Belize, a beautiful Central American country sandwiched between Mexico and Guatemala, has become one of the hottest cruise ports of call on western Caribbean routes. With its incredible shoreline, dense jungles, and rich history, there’s no shortage of things to see, do, and experience while you’re visiting. We had just eight hours there, but they were jam-packed. Here’s how we spent our time, and what we’d love to check out on our next visit.
Guided Coach Tour
The sea surrounding Belize City is quite shallow, so we were tendered from our cruise ship to the port. It was a quick trip, but it allowed us to get a great view. Candy-colored buildings, businesses, and homes dotted the oceanside, and we were glad we’d reserved a bit of extra time at the end of the day to explore the historic city center. We made our way through the shops at the port (more on those later!), met our guide, and hopped on our motor coach. We were ready for an adventure.
We were headed to an area deep in the rainforest called Jaguar Paw, about 90 minutes from Belize City. It was a terrific, easy ride that allowed us to get up close and personal with several of Belize’s ecosystems.
As we skirted the shoreline, we spotted thick mangroves, which help prevent erosion during storms and provide a stunning — and somewhat foreboding — backdrop for kayakers. As we headed inland, the land changed dramatically. The plants grew scrubbier, with widely spaced pine trees taking the place of palms. The soil was a rich red, and it was clearly much drier. Our guide let us know we had entered Belize’s savannah, or grasslands. It was quite remote; we only passed a couple of tiny villages before another scenic shift. The tree canopy closed, getting greener and thicker. We realized we were entering the rainforest, and after about 20 minutes, we reached our destination: the Nohoch Che’en Caves Branch Archeological Reserve, along the Jaguar Paw section of the Caves Branch River. It was time to have some fun!
We got off the bus, applied lots of sunscreen and bug spray, and grabbed lightweight inner tubes from our guide. It was time for a hike through the Central American rainforest, right along the river. A gravel trail took us deep into the jungle, and during the trek our guide told us about the Mayans who lived in the area hundreds of years ago. The land and river were sacred to them, as were some of the animals there, including the jaguar, puma, and ocelot. Our guide also pointed out various medicinal plants and trees. We saw tiny but mighty leafcutter ants marching across the trail, and enormous spiders. After about 45 minutes, we reached the spot where we’d begin our float through caves the Mayans once used.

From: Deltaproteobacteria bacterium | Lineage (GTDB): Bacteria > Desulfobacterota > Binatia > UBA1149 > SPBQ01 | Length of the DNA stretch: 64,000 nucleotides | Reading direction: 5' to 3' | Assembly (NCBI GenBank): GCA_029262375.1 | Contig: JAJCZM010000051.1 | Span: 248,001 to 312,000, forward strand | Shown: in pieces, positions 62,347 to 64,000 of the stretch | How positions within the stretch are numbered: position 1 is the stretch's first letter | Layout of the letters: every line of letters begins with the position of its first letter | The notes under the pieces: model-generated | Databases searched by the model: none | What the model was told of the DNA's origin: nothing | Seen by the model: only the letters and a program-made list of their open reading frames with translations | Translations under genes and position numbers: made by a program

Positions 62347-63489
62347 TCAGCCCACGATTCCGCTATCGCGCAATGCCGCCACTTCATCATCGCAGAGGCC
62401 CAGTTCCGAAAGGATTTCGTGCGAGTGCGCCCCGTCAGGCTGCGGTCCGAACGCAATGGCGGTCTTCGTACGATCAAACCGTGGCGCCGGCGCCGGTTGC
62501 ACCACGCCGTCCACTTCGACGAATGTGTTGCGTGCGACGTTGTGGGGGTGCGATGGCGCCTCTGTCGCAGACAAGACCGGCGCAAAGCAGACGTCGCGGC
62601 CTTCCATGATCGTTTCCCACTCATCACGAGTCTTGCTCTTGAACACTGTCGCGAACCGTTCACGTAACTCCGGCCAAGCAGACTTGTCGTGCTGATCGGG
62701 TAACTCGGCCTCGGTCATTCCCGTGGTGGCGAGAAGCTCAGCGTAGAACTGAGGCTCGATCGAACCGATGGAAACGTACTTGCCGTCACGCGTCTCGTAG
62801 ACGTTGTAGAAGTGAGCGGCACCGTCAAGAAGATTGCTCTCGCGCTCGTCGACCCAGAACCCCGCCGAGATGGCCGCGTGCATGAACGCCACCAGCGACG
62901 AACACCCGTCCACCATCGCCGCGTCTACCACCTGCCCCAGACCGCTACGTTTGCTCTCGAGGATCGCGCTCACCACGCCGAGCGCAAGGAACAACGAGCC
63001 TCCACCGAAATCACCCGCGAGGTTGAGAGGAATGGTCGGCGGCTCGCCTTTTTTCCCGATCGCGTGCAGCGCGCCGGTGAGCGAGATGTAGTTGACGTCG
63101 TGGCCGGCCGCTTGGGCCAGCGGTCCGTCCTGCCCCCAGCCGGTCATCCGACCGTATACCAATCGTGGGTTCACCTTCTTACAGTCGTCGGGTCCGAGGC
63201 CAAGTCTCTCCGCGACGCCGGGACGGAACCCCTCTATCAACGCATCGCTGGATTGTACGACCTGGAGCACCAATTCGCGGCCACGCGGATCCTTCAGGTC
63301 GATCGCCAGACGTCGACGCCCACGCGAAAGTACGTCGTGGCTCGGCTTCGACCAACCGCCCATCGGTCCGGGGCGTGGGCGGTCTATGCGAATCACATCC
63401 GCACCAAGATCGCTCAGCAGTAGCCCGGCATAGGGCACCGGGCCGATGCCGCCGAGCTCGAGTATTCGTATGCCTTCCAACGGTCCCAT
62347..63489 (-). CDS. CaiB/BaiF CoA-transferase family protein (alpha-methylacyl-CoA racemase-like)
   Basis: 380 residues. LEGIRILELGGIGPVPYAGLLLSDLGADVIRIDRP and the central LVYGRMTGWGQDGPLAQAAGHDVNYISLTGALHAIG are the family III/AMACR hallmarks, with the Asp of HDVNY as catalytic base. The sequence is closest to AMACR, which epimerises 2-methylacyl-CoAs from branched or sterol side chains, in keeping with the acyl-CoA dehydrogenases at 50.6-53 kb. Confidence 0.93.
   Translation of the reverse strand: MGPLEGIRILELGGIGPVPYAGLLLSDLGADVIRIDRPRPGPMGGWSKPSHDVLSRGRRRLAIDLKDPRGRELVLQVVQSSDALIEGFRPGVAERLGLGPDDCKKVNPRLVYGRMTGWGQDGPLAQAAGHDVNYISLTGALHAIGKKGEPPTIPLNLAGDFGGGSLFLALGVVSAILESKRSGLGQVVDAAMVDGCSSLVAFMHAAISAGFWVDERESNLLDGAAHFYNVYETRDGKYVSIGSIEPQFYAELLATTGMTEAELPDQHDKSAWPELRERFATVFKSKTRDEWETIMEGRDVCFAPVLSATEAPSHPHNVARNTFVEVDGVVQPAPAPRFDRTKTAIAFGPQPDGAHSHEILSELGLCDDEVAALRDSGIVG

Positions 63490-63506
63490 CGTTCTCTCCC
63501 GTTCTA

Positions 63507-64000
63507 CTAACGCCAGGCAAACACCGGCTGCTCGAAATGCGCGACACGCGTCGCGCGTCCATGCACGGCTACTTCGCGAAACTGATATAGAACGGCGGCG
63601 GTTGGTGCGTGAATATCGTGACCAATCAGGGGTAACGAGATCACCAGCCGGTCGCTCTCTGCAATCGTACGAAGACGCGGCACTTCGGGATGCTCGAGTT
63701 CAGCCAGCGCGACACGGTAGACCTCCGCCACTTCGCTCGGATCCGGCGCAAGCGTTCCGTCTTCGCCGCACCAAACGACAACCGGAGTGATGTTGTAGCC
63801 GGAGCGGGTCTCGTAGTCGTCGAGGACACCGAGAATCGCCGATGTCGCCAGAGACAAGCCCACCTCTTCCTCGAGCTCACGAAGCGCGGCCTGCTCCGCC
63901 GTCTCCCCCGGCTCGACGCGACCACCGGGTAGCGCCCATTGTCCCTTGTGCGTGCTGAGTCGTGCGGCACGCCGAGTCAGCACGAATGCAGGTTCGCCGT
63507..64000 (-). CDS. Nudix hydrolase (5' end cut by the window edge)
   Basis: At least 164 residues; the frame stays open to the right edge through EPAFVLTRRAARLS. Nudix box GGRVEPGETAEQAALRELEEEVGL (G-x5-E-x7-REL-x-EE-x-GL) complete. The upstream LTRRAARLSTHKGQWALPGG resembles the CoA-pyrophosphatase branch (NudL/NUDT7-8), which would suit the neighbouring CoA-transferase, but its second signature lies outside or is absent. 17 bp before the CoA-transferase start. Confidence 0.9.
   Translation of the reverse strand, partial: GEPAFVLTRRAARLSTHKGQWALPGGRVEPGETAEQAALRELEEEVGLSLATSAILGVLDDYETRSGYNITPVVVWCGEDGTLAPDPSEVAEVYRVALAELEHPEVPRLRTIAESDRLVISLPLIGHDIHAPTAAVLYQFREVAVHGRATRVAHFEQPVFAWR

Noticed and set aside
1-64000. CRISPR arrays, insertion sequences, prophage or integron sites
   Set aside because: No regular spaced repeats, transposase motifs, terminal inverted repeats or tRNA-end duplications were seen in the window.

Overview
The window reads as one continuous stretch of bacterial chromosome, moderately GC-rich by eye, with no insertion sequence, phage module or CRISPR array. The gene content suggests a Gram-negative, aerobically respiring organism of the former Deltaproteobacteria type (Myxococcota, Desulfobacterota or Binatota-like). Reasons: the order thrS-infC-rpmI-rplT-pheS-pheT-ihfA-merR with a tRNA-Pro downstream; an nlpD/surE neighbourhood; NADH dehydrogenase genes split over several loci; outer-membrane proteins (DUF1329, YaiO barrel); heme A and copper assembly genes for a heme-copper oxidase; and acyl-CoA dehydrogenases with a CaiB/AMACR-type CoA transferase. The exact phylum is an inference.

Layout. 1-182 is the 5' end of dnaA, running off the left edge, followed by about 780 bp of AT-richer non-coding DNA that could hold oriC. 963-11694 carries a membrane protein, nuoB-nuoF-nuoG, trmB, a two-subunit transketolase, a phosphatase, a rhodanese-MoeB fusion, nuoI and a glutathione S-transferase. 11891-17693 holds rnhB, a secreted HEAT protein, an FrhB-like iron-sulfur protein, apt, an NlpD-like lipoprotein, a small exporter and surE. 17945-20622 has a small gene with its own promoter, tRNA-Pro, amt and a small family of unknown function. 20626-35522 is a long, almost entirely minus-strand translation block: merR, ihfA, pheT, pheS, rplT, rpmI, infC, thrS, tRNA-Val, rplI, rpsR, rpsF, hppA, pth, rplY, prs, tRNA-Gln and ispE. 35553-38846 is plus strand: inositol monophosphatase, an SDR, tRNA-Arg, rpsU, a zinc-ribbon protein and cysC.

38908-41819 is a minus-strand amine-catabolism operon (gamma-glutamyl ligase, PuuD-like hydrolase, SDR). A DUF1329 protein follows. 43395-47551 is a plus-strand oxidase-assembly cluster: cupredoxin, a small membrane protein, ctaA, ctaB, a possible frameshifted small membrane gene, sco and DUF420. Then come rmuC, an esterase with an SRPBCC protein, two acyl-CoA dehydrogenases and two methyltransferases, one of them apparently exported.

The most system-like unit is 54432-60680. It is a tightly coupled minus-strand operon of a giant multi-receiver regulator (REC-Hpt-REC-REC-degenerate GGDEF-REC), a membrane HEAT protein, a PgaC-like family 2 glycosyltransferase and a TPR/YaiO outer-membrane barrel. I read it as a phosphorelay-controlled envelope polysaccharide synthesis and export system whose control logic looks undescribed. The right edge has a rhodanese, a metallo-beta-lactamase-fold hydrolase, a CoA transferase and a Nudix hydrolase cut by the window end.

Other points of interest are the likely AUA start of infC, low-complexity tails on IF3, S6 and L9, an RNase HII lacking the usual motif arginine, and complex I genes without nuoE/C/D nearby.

Mayan Cave Adventure
We put on life jackets, donned helmets with lights on them, and then entered the river in a shallow spot. The water was clear and cool, a welcome respite after the warm jungle stroll. Our guide tied our tubes together and explained more about the history of this special place as we slowly floated along. The area’s limestone caves were carved out by the river millions of years ago, and the Mayans used them for ceremonial purposes. As our tubes meandered into and out of the three main caverns, the lights on our helmets helped illuminate the insides of the caves. We were warned repeatedly not to look up with our mouths open, since the bats gathered near the top of the cave tend to poop on tourists below!
While other Belize cave sites, such as Actun Tunichil Muknal, are home to more archaeological discoveries — including pottery and even the skeletons of sacrifice victims — ours was still a fascinating and rather eerie experience. Our guide explained how the caves sheltered the Mayans and played a role in their worship and sacrifice.
Once we cleared the three caves, we had a few minutes to swim before we had to return the way we came. It was an unbelievable — and surprisingly relaxing — float. We learned an incredible amount, both about the ecosystems and ancient cultures of Belize.